Jump to content
Gibson Brands Forums

Archtop Vs Flat Top Acoustic Price Difference


Recommended Posts

Perhaps a dumb question, but why is it that Gibson flat top acoustics made with solid woods are so much cheaper than solid wood archtops?


Obviously there is more involved in producing carved top jazz box than a flat top acoustic, but does it really justify such a massive price difference? I always wondered about this and if you look at the top of the line J200 acoustic VS the Super 400, we're talking thousands of pounds/ dollars difference. Why is this?


Any suggestions?

Link to comment
Share on other sites

My gut feeling is that the price difference is mystique and marketing. Not how easy or difficult a particular instrument is to make. Gibson tells us the solid archtops are unique and special then they charge us a higher mark-up on a limited number of guitars. The high volume of sales of flat tops probably allows them to make as much money as they can at a much lower profit margin per unit of production or per guitar.


At least, that's how I see it.

I'm sure somebody else will chime in.


Here is an example of price variations from Martin Guitars. The technical specs of their HD-28 and their D-45 are almost identical. Martin charges 3 x more for the D-45. All the separates it from the HD-28 is a whole lot of mother of pearl inlay.

Link to comment
Share on other sites

A REAL archtop is one of the most complicated and time consuming guitars to make.


In just considering the top, it is carved out, not pressed. That basically means the arch is shaped from a thicker piece of wood, both from the top and the bottom of the piece.


Any bracing, whether X or parallel, is carved to fit the contour of the inside.


The neck joint then has a raised section that joins the fretbaord to the top that involves some fitting.


Sinse there is so much more work, it also means more chances to either make junk or make quality. Just like a flat top can get real expensive because of the care and effort put into it to make it "better" than average, so it is with archtops. But there is more cost to multiply.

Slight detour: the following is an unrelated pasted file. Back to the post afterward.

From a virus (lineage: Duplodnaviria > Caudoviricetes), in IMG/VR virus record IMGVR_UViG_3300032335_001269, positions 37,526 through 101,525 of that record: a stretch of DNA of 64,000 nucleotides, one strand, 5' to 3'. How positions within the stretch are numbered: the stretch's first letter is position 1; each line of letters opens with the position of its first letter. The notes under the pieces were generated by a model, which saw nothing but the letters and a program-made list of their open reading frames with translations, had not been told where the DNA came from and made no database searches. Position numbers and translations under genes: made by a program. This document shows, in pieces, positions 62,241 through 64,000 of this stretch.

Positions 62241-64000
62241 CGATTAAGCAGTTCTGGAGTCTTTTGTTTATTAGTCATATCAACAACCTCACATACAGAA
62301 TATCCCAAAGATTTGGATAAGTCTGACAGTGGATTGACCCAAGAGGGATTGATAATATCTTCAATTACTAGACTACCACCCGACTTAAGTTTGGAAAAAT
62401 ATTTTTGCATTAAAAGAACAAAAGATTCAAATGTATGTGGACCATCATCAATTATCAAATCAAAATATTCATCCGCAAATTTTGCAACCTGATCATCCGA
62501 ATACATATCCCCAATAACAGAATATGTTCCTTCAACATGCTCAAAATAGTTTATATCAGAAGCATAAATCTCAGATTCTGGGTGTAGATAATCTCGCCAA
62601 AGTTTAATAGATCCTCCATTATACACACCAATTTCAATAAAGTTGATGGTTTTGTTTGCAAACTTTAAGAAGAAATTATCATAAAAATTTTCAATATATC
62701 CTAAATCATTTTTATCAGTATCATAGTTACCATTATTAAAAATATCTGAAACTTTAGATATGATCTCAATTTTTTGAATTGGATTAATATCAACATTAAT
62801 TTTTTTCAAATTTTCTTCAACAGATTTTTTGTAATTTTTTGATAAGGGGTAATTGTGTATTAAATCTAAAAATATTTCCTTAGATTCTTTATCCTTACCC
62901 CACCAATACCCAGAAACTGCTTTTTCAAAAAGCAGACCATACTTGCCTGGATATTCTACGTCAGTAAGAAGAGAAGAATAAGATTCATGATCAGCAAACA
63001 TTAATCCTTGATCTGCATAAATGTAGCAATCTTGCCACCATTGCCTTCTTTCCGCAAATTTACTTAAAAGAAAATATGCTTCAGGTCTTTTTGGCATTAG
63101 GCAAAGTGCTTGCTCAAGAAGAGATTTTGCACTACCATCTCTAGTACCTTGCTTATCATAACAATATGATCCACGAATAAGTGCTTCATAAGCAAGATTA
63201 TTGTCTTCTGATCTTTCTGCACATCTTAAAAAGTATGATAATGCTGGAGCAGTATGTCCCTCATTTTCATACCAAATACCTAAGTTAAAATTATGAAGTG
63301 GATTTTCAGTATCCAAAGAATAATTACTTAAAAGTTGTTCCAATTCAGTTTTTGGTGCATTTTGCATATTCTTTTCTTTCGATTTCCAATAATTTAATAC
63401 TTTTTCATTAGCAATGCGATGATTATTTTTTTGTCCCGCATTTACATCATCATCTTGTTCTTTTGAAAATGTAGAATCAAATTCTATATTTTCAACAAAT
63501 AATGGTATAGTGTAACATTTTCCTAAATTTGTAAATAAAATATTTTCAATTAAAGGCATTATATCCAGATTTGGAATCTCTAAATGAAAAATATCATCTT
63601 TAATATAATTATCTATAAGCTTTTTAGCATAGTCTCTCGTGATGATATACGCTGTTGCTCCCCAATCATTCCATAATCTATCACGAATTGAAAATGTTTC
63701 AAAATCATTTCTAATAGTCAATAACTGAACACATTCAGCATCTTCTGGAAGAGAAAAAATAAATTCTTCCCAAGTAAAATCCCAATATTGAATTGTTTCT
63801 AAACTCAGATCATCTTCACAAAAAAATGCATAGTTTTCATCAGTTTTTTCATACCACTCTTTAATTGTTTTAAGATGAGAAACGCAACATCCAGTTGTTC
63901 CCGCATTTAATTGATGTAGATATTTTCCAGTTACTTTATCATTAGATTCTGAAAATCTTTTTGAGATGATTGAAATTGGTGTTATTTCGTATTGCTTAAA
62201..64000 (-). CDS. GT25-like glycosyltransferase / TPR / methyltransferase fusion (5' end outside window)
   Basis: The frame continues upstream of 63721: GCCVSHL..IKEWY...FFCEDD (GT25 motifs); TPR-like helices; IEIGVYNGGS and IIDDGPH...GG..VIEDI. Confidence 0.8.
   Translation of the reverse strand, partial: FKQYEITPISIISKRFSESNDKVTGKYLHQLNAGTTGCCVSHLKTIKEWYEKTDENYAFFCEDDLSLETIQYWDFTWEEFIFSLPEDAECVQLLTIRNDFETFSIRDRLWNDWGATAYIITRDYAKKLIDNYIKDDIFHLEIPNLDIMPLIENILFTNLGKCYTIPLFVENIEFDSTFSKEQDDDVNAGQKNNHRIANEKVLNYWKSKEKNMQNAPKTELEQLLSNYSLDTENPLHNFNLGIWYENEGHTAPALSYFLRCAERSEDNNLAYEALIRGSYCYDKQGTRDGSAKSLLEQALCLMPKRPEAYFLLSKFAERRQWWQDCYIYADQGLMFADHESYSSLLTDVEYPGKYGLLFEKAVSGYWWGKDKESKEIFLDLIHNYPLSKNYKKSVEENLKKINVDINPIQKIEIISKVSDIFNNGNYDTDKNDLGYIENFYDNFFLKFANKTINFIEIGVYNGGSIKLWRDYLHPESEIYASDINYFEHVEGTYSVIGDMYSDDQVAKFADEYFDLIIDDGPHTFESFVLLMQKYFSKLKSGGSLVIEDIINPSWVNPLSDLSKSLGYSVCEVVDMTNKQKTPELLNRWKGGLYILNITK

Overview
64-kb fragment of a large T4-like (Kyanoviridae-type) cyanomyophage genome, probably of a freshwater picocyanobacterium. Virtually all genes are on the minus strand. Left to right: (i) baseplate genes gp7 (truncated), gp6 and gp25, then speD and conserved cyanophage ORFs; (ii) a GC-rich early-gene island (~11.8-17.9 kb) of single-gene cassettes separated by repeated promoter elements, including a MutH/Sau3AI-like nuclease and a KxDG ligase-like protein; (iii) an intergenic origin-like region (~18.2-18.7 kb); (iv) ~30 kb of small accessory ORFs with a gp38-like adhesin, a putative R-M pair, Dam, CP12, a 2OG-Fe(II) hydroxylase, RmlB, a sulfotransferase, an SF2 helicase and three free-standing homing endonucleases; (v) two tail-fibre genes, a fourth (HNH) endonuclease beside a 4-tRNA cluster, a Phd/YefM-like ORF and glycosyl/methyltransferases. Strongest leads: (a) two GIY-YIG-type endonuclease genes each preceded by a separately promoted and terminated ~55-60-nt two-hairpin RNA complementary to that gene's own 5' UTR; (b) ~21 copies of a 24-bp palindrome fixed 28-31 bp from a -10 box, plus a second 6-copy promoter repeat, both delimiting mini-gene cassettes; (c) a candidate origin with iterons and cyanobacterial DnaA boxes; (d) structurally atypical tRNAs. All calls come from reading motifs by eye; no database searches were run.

It's one of the reasons I believe that prices go up and down so drastically at times (over years or months). It does actually cost a good sum to build them, and if they can't sell at a good price, they don't make them. Cutting down on trim don't make them all that much cheaper.

Link to comment
Share on other sites

From a 1974/75 "Custom Order & Electric Acoustic Series" sales brochure:


"It takes Gibson 90 days to assemble, finish and adjust one electric acoustic guitar. The top is hand carved to exacting specifications and the f holes are carefully calibrated. The neck is laminated with the wood grains running in opposite directions for maximum strength. And, while modern, fast-drying adhesives are available, Gibson still relies on the time tested adhesives that require multiple body binding while they set."


To add to what has been stated by above, and by others, the bridge base also has to be custom contoured to the curve of each soundboard. Plus, think about all the ornamental binding on an L-5; 7-ply on the top, 5-ply on the headstock AND pickguard, 3-ply on the back, not to mention the heel-cap. Oh, and I almost forgot the 5-ply binding on the FINGERBOARD, including wrapping around the end point. I can't even imagine the time, skill and care it takes to glue all this up and trim it out.


And don't forget the GOLD plated hardware, gold isn't cheap.

Link to comment
Share on other sites


This topic is now archived and is closed to further replies.

  • Create New...